Now you got everything ready. Let’s make it:
It will take a while to finish. But you would probably get some error message like below:
Seems like a mess, huh? It is because hdf5 library and hdf5_hl library actually have a postfix serial in their names, the compiler cannot find them. To fix this, we just have to make a link to the actual files. Remember, we are not changing their names!
But first, let’s check out the actual name of the libraries. It may vary on your machines, though.
You may find the two files like above. Note again that the version may be different. Just take note the ones you saw. Then we will make a link to them:
And note that the postfixes of hdf5 and hdf5_hl are not always the same. In my case, I assumed that they are the same (10.1.0) and it made me pay the price with another error (of course it took me another while to figure out what I did wrong).
After doing that, try make all again, this time there should be no more errors!
Next, we will run two other commands:
And these two should be working as well. And you will likely see the result like below:
If you saw something similar, then Congratulations! You have successfully installed Caffe! Now you can get your hands dirty with some real Deep Neural Network projects and become a part of Caffe community!
Next step is optional but I highly recommend because we are using Python for our works. We will compile the Python layer so that we can use caffe directly in our Python source code.
Here, most of your machine will compile without error. But someone may see some error like below (I did too).
The error indicates that it can not find a header file named arrayobject.h. It was caused because numpy was installed in a different path, and we must manually point to it. Actually, this problem was solved at the time of writing, but the installation path varies, so not everyone will get through it. For ones who encountered the error above, all you have to do is to make a small change to your Makefile.config from this:
After that, let’s do make pycaffe again, and it should work now. Next, we will have to add the module directory to our $PYTHONPATH by adding this line to the end of ~/.bashrc file.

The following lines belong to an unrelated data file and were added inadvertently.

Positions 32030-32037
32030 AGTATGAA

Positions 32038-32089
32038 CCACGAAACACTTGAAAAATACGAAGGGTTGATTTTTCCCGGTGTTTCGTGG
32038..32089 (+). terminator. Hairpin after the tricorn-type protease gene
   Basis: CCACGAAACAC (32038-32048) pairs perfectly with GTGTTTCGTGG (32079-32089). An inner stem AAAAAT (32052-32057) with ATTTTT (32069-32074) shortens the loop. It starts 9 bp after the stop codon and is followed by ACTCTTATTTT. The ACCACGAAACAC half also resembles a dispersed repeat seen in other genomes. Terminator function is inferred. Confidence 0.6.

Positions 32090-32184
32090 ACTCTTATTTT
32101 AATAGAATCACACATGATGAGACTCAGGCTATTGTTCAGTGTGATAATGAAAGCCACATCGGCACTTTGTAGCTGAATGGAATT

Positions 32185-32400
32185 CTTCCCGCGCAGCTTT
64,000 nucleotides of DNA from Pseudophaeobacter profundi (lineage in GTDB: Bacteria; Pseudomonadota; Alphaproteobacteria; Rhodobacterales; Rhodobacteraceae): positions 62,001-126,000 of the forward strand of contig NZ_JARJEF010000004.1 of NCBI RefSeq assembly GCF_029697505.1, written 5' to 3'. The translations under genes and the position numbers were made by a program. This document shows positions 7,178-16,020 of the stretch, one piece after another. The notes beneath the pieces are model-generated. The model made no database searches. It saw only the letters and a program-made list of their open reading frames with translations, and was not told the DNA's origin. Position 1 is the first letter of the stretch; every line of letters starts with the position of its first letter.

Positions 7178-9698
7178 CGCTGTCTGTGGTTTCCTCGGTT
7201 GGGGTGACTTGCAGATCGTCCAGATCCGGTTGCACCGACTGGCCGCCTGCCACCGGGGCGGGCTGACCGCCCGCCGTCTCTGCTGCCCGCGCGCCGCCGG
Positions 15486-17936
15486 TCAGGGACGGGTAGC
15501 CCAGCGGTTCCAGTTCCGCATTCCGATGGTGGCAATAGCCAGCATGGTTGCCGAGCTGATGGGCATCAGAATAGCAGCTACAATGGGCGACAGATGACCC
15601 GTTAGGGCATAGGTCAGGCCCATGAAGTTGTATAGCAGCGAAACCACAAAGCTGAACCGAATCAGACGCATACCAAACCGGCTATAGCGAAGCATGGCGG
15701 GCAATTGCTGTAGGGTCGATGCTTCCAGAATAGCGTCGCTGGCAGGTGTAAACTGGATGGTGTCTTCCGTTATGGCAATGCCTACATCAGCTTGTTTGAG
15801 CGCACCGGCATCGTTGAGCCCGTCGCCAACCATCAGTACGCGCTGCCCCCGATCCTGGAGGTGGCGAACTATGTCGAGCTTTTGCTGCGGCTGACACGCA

Note that you have to change your caffe directory accordingly. We are nearly there, next execute the command below to make things take effect:
At this time, you can import caffe in Python code without any error. Not so hard, right?
But we are not done yet. Caffe provides us some examples of the most well-known models. We will use the LeNet model to train the MNIST dataset. Everything was already set up. All we have to do is just make it work:
Note that you have to change the path to where you put caffe accordingly. Next, we will train the model:
At this point, there should be an error telling you that it was trying to use GPU in CPU-only configuration:
Well, that’s OK. We just have to apply a tiny fix to the file examples/mnist/lenet_solver.prototxt, replace GPU with CPU, and save it. Try to run the command above again, then everything should work just fine!
It will take a while to finish the training (maybe long since we are using CPU). When it completes, you may see something like this:
Your result may vary but we will likely achieve an accurary value of approximately 99%. Congratulations again! Caffe is now working perfectly on your machine!
After today’s post, I hope that you all had Caffe installed successfully on you machines. But if you still had troubles installing Caffe, like some frustrating errors keep coming or something, then feel free to leave me a comment below, and I will try to help you figure out why. See you!